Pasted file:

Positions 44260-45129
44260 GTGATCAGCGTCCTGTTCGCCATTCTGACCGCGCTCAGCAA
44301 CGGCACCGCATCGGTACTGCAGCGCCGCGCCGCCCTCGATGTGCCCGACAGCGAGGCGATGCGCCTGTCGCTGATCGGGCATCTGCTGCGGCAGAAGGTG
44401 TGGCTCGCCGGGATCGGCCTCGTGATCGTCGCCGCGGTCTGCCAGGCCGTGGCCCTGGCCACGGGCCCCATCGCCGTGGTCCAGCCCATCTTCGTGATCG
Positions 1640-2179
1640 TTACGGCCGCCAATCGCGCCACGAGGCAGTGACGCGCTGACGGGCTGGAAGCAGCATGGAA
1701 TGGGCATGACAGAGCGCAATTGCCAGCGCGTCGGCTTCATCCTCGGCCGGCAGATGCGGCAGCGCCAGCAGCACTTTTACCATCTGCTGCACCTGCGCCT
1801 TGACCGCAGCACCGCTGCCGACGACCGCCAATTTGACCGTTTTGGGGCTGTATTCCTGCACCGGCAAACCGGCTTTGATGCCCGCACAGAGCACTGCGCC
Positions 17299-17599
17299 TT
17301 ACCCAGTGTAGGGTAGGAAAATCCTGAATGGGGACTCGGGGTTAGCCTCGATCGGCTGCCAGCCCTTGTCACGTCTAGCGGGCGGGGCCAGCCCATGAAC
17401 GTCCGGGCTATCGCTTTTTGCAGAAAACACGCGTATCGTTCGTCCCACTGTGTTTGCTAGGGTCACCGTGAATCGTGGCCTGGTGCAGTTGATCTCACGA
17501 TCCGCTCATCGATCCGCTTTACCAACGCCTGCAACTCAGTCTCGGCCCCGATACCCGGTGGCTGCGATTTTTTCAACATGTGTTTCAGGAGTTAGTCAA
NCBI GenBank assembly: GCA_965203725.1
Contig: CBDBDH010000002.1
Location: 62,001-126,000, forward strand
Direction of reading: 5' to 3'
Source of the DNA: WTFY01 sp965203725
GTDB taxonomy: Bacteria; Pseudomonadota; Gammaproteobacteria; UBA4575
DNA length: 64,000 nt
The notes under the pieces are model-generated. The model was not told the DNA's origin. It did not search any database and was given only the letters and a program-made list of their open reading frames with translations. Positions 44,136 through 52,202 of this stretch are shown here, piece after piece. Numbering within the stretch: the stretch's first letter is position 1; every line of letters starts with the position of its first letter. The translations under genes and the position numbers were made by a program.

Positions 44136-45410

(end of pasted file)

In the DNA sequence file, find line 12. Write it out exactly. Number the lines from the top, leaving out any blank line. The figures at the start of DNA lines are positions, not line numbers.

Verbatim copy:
17401 GTCCGGGCTATCGCTTTTTGCAGAAAACACGCGTATCGTTCGTCCCACTGTGTTTGCTAGGGTCACCGTGAATCGTGGCCTGGTGCAGTTGATCTCACGA